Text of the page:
Wednesday, April 4 2007
Dodge sounds like he’s been reared on Neil Young’s soft, thoughtful acoustic albums.
Edgar Allan Poe stars in a 19th-century murder mystery.
Tuesday, April 3 2007
The all-female, electro-punk quartet the Trucks don't want to "sit nice and be quiet" on their self-titled debut. Damn right!
Sam Amidon, once of laid-back Brattleboro, VT and now of busy Brooklyn, has crafted a gentle, unobtrusive album of country folk.
Naked: the Firehouse of the 21st century.
Sailing Days is an EP made specifically for listening while on a back porch with nothing to do.
If you were to put on an early album by Sum 41 and then listen to “Choked and Charmed”, the first song on this album by Love Me Destroyer, you would believe you were in some time warp.
Joshua Ferris's novel feels like a readymade classic of the Great American Office Novel genre.
Monday, April 2 2007
Jumbling together elements of folk, psychedelic pop, electronica, jazz, and even bossa nova, Rafter's songs seem almost like tripped out ads for his unique brand of musical invention.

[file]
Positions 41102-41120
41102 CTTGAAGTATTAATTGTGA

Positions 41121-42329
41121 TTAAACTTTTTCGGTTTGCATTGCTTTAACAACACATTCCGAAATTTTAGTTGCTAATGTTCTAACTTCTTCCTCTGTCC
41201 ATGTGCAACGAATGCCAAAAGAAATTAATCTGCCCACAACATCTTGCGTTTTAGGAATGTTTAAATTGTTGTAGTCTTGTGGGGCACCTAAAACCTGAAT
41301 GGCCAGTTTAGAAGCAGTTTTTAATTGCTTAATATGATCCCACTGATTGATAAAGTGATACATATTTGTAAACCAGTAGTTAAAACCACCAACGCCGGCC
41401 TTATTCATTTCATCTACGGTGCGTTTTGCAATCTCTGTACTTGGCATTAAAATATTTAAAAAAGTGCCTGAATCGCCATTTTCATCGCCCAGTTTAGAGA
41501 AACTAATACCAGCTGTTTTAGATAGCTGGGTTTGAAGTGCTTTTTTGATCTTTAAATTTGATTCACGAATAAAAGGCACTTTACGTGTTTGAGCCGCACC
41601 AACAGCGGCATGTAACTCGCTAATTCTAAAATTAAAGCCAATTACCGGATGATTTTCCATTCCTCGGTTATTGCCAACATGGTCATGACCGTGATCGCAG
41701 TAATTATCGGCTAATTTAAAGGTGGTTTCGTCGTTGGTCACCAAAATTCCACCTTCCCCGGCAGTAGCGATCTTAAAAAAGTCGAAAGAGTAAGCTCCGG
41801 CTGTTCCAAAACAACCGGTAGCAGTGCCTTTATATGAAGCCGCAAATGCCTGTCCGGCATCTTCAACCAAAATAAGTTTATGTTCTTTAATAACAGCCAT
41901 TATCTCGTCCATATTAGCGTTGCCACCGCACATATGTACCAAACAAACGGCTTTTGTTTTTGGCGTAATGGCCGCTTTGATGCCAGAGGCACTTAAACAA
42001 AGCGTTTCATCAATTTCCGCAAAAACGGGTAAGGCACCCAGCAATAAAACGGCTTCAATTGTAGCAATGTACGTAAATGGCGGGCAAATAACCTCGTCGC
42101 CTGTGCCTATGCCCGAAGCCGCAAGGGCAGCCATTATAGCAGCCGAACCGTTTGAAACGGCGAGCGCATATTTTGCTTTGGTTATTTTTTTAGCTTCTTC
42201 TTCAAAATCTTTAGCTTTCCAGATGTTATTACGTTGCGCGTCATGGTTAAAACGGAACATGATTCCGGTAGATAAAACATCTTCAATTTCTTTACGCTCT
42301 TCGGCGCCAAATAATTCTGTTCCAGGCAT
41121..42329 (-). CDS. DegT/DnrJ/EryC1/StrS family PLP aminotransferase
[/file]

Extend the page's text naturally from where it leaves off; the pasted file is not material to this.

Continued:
835 pushes songwriter Sean Brooks' cheeky sense of humor farther to the front than it's ever been before.
In the time it would take to watch a typical sitcom, you get something that may not change your life, but just might leave a smile on your face.
Chris Garneau attempts to emulate Elliot Smith with a debut album of dreary piano pop.
Fans of Sexsmith would lap up most of these songs, especially the roots-y “Sweet Nancy”.
Sunday, April 1 2007
Uncle Bob is back, err, still around with Silverfish Trivia, his new, mostly disposable mini-LP.
A forerunner to bands like Tokyo Police Club, Uncut weaves pretty songs like "Dark Horse" with a darker, indie-rock rhythm.
This four-song teaser EP shows us there's still some life left in these guys.
Folk Star serves as the perfect reminder that you can never underestimate the power of an original voice.
This is the music of a brave new world, where emotion is eliminated and only structure remains.
Thursday, March 29 2007
Apparently, the members of Ferocious Eagle can’t decide whether or not to be sonic minimalists. Sometimes, they seem to be focused on making bare-bones
The Makes Nice sound as if they’ve been listening to early British records by the Kinks and decided to mash them up with some Keith Moon drum rolls.